Entries in restaurant (4)


EU to Ban Refillable Olive Oil Containers

iStockphoto/Thinkstock(ROME) -- Fans of good olive oil should be pleased to learn about a new European Union ban on unlabeled, refillable olive oil bottles in restaurants.

The ban is intended to cut down on food fraud, as olive oil is a common target.

Instead of the ubiquitous olive oil containers that could be full of poor quality product masquerading as high quality olive oil, European restaurants may only serve olive oil in tamper-proof packaging, labeled to EU standards.

Top quality olive oil producers like Rosita Decimi of Umbria say the bottle ban will make it tougher for restaurants to pass off rancid-tasting oils for a high quality Italian product.

Though the new ban is intended to protect consumers from fraud, many are upset that the European Union is choosing to make this an issue at a time when they’re facing a serious economic crisis, according to BBC News.

Some restaurant owners are unhappy as well, claiming that their freedom of choice is being taken away.

The ban already exists in Italy and Portugal but will be enforced across Europe next year.

Copyright 2013 ABC News Radio


North Korea Starving as Elite Open Luxury Restaurant

Ryan McVay/Digital Vision/Thinkstock(PYONGYANG, North Korea) -- The phrase dining capitals of the world conjures up places like Paris, Rome, New York, Tokyo and now, Pyongyang?

The capital of North Korea has been previously best known for its gastronomic delicacy of cold noodles in broth -- slyly called Pyongyang deoldeori, which translates to "shivering in Pyongyang."

Earlier this week, "The Restaurant at Hana" opened its doors in the North Korea capital.  Restaurants come and go with little fanfare in most world capitals, but it gets noticed when one opens in the so-called Hermit Kingdom, where famine is threatening to return to the country.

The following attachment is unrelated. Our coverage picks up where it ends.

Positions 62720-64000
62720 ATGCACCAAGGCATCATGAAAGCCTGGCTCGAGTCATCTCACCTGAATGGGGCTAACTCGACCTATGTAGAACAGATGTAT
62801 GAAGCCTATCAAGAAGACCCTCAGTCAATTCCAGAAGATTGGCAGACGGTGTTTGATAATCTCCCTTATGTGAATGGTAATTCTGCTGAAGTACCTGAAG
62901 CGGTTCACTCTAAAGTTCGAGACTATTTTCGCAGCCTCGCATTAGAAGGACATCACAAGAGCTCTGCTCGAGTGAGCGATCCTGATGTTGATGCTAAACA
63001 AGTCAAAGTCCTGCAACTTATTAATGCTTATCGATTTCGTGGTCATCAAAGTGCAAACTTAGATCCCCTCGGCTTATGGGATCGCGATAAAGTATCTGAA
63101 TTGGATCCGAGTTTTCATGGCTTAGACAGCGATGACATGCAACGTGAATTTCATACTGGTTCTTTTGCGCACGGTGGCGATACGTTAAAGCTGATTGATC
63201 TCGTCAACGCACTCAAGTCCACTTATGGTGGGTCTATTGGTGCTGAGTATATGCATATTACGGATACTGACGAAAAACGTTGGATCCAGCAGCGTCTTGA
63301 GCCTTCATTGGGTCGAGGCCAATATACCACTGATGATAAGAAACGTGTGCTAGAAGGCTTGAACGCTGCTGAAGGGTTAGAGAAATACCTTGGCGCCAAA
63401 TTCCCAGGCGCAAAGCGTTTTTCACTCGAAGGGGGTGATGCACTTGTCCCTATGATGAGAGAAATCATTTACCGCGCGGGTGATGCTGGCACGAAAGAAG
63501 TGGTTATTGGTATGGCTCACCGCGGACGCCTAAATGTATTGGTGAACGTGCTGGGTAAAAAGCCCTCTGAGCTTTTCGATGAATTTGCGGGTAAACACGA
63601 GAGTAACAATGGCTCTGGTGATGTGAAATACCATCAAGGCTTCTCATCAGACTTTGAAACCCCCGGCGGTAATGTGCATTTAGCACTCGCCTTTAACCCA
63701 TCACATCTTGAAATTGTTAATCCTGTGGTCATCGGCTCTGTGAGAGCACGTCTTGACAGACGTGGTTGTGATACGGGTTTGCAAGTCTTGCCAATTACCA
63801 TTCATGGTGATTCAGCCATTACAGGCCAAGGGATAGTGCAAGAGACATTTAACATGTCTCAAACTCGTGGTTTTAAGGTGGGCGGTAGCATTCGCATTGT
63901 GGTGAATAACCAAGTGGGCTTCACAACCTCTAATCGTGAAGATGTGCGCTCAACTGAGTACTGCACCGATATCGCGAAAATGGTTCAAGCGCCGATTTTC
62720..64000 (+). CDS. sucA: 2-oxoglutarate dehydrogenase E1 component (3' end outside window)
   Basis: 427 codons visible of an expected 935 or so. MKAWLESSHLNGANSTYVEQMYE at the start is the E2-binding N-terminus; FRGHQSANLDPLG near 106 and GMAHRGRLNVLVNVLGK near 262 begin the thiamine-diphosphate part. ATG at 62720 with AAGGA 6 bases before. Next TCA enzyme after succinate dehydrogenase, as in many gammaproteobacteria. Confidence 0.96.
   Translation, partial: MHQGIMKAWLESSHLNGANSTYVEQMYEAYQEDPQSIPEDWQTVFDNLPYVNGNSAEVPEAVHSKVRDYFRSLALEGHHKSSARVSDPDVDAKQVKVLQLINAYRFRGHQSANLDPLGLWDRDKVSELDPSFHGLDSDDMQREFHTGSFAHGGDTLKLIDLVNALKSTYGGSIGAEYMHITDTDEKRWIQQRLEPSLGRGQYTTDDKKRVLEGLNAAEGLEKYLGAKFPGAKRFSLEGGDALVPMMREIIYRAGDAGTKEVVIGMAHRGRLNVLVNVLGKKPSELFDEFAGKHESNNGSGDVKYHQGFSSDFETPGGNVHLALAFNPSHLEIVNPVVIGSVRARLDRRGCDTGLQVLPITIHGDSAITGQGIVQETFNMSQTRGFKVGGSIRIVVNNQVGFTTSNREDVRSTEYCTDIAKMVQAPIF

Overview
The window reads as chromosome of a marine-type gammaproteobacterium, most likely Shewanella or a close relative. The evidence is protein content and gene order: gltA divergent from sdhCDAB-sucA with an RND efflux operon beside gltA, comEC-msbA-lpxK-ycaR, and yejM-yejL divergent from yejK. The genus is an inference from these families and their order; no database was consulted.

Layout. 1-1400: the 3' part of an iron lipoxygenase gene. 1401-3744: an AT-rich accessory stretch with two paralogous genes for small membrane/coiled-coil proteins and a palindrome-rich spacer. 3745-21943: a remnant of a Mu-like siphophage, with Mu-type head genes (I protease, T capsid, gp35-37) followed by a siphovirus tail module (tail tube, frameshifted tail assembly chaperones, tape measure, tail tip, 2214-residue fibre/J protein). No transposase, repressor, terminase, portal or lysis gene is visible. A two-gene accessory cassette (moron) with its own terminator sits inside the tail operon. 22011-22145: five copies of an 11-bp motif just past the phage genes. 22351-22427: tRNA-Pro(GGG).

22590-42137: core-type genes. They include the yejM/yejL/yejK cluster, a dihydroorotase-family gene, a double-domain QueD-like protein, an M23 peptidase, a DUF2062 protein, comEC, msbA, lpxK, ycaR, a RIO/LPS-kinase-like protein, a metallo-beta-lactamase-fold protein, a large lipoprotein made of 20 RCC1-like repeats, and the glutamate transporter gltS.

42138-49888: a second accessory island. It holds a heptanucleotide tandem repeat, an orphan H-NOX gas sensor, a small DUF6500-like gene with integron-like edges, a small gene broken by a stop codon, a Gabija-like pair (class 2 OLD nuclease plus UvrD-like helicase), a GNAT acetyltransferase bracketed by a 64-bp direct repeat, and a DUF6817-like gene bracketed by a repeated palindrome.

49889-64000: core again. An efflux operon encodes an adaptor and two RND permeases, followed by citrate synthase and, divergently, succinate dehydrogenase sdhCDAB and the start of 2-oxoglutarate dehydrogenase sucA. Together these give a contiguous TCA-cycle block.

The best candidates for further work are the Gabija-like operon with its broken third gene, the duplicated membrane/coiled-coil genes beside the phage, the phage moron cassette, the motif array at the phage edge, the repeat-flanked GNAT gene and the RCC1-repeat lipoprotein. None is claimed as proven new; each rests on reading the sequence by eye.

Located in the new headquarters of a North Korean and European joint venture electronics company that produces DVD players, the new restaurant boasts of its many amenities on its website while welcoming "foreigners and locals alike."

It's not clear why the restaurant contains a hairdresser, sauna, treadmills and a swimming pool.  But the heavily produced promotional video, with animated champagne corks popping and smiling clown fish, lingers over these stations as well as the marble-lined private dining rooms decked with flat-screen LCD TVs and glass chandeliers.  Despite being a dining establishment, the Restaurant at Hana website surprisingly doesn't mention food.  And the video does not show any people in the restaurant, either customers or staff.

The lack of food may be related to the growing food crisis in the isolated communist country.  International aid agencies like the World Food Program say the public food distribution system has collapsed and up to six million people are at risk of malnutrition and starvation.

Representatives from Restaurant at Hana's umbrella group, Phoenix Commercial Ventures Ltd, declined to be interview for this article.  They initially agreed to answer questions submitted by email, but did not respond to ABC News' questions.